Kentucky's 2013 EIA Surveillance and Testing

During calendar year 2013, 77,001 serum samples purported to represent horses within Kentucky were tested for equine infectious anemia (EIA), with no positive animals being discovered. Of these, 73,549 samples were collected and tested to comply with state regulations governing the sale and exhibition of equine within Kentucky or to meet interstate transportation requirements (private testing). The remaining 3,452 samples were collected and tested as part of our market surveillance program of stockyard animals. Equids sampled and tested in this surveillance model are considered to have an elevated risk of exposure due in part to the environment from which many of these horses originate and the “trading channels” through which they might have passed.

Comparatively, private testing declined 4.7% from 2012 while the market surveillance testing decreased a staggering 70% during this same reporting period. The modest decline in private testing could be a result of a still-recovering economy that likely impacted some interstate movement of horses for recreational purposes. The significant decline in the number of horses sampled through Kentucky’s market surveillance program could also be attributed in part to a depressed economy, but was likely exaggerated by the reality of few sustainable markets for these animals.

During the 24-year period of 1990 through 2013, 369,441 samples were collected and tested through the market surveillance program with 129 equids (0.03%) found to be positive. In comparison, private testing had more than 1.8 million samples tested during this same time period with 92 (0.004%) positive equine identified. The last year a horse in Kentucky tested positive for EIA was in 2007.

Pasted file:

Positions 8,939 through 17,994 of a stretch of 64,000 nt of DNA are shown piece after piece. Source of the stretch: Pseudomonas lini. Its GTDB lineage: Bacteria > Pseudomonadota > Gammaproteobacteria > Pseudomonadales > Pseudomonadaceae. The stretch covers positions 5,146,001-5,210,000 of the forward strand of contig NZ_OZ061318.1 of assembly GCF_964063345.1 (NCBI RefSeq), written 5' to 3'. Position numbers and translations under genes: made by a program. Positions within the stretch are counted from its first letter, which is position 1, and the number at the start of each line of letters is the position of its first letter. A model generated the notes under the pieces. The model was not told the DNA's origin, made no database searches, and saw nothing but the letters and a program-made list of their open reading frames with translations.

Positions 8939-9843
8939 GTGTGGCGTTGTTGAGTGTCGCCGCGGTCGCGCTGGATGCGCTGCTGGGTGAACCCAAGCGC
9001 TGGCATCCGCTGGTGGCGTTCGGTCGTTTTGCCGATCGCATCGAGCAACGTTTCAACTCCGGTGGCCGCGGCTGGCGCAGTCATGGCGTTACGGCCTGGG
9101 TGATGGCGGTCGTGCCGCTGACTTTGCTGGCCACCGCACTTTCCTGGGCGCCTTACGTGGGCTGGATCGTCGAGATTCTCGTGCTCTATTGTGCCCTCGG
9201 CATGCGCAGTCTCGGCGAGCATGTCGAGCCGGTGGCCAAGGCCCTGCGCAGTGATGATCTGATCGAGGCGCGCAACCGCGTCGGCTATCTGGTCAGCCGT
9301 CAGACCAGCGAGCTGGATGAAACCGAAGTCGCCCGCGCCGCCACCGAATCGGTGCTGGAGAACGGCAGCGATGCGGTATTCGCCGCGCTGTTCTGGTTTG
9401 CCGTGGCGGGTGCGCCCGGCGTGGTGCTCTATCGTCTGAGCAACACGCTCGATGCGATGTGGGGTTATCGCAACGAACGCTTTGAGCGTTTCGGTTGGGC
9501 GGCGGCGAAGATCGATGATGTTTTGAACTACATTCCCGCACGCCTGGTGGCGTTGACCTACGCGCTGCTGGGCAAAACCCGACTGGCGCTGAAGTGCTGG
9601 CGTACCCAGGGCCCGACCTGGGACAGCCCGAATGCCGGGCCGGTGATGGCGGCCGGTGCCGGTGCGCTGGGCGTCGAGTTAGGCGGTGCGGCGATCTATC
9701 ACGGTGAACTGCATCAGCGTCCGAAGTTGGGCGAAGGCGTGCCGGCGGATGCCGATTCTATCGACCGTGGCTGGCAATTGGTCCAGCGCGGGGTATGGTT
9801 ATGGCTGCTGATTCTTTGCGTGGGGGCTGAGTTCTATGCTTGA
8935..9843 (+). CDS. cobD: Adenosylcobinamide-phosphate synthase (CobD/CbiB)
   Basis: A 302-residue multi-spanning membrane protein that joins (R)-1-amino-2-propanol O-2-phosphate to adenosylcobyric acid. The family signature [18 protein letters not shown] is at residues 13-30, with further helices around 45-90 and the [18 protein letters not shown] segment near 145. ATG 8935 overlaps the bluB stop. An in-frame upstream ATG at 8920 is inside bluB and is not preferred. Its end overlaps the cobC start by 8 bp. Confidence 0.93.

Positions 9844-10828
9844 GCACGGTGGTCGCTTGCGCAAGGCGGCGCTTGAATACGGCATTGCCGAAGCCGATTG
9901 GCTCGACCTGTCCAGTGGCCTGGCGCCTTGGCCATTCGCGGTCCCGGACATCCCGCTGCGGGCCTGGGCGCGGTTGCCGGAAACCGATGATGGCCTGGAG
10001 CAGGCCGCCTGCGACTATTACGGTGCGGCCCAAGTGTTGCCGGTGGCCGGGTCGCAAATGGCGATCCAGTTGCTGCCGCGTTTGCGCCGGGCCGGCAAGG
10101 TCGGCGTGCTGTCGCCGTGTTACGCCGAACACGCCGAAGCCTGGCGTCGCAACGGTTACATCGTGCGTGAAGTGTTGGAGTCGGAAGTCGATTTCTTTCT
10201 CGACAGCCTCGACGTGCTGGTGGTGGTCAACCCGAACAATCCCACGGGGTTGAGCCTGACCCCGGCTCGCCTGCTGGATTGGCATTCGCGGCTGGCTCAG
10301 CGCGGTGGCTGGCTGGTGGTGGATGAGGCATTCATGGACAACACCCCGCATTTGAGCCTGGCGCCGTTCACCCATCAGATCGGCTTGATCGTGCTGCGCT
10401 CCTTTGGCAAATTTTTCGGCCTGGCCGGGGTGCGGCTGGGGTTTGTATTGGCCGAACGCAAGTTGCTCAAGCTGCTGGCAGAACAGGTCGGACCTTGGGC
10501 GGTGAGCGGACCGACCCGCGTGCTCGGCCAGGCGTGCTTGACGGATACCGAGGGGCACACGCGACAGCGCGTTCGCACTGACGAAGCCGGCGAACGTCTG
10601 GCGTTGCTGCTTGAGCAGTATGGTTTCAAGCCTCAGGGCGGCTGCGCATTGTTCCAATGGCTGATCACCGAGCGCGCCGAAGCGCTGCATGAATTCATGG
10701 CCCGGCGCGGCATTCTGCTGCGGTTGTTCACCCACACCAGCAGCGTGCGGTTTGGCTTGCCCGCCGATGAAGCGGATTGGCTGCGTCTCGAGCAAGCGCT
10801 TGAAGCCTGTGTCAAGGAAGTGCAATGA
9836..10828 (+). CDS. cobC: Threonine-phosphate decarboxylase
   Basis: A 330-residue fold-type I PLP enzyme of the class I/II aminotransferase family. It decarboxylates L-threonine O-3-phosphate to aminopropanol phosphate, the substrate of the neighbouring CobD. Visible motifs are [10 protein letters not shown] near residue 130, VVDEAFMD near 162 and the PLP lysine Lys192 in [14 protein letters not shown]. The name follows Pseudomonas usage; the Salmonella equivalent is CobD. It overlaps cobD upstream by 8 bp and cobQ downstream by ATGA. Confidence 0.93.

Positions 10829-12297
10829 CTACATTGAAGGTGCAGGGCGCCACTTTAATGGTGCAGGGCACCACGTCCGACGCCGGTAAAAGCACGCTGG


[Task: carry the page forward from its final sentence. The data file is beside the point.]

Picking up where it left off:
Equine Disease Quarterly

Figure 1 (at left) shows the number of samples tested annually during the past 24 years overall and in the market surveillance program. These data provide evidence for concern over what is potentially an increasing population of untested equine, historically characterized as having elevated disease risk. Long term, consistent, and accurate disease surveillance among identifiable populations can be beneficial in determining prevalence, progression, or regression of emerging equine disease, and aids in decision making processes to identify and mitigate associated risks.

CONTACT: E.S. Rusty Ford—502/564-3956—— Kentucky Department of Agriculture Equine Programs Manager, Frankfort, Ky.—

This is an excerpt from Equine Disease Quarterly, funded by underwriters at Lloyd's, London, brokers, and their Kentucky agents.

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Equine Disease Quarterly

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